Osteoplastic Decompressive Craniotomy


Authors: J. Mraček;  M. Choc;  Z. Mraček
Authors‘ workplace: Neurochirurgické oddělení FN Plzeň
Published in: Cesk Slov Neurol N 2007; 70/103(3): 290-293
Category: Short Communication

Overview

Decompressive craniotomy belongs to standard neurosurgical interventions in the therapy for the brain oedema. Decompression is usually carried out by osteoclastic decompressive craniotomy (craniectomy) followed later by necessary plasty of the bone defect. In the case of osteoplastic decompressive craniotomy a free bone plate elevated by the cerebral tissue expansion is left in place. After the oedema disappearance, the bone plate returns to its original position and is reattached. Therefore, cranioplasty need not be performed. There was analysed a ten-years´ set of 129 patients who had undergone osteoplastic decompressive craniotomy for the brain oedema under various pathological conditions (98× trauma, 22× vascular lesion, 8× tumor, 1× abscess). The patients´ outcome was evaluated using Karnovsky performance scale (more than 70–39%, 30–70–26%, less than 30–35%) and Glasgow outcome scale (5–19%, 4–20%, 3–26%, 2–13%, 1–22%). Osteoplastic decompressive craniotomy is an effective method of treating the brain oedema when the degree of expansion does not require a radical removal of the bone plate and, thus, further surgery – the bone defect plasty – is not needed.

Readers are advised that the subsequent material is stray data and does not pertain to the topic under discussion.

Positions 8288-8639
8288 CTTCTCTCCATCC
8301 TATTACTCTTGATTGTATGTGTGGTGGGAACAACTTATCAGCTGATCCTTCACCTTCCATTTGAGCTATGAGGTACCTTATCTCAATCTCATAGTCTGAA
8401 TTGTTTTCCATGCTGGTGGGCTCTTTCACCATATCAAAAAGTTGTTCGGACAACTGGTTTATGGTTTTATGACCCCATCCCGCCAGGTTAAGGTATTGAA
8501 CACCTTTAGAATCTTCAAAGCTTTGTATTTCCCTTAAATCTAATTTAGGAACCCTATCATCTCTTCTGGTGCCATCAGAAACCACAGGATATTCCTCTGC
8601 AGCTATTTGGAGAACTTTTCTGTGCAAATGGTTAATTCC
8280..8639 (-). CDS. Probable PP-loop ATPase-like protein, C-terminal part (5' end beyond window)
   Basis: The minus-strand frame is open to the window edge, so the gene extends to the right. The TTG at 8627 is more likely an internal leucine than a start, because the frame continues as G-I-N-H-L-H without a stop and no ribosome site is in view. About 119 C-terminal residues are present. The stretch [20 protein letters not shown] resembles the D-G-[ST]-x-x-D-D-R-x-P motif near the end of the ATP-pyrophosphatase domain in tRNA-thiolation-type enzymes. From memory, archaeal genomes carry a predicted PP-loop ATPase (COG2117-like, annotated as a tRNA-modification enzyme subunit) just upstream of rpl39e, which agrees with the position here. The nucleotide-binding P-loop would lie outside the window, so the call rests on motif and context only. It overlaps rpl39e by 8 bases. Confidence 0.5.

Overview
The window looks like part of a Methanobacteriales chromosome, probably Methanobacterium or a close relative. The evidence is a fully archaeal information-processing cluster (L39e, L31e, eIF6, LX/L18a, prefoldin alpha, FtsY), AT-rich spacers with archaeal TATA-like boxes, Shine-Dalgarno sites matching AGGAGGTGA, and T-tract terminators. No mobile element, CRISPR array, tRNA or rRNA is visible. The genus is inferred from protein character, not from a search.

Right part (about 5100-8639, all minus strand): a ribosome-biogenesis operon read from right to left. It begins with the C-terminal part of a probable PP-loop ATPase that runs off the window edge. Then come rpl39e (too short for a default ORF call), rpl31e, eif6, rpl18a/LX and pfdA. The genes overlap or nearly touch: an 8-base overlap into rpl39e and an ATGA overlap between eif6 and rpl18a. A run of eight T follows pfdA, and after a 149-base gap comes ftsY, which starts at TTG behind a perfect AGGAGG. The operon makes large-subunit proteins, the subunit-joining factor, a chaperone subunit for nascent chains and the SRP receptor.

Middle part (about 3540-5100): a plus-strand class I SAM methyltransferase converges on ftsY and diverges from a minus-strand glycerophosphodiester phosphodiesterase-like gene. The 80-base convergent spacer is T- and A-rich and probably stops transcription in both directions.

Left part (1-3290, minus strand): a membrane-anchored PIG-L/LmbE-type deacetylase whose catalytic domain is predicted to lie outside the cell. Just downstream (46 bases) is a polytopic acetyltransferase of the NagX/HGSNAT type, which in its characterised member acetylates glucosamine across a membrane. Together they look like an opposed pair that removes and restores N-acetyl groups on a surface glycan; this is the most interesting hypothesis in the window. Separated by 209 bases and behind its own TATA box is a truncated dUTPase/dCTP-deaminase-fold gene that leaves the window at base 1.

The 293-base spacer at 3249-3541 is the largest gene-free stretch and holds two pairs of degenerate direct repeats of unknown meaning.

Key words:
osteoplastic decompressive craniotomy – decompressive craniectomy – intracranial hypertension – brain oedema – cranioplasty


Sources

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Labels
Paediatric neurology Neurosurgery Neurology

Article was published in

Czech and Slovak Neurology and Neurosurgery

Issue 3

2007 Issue 3

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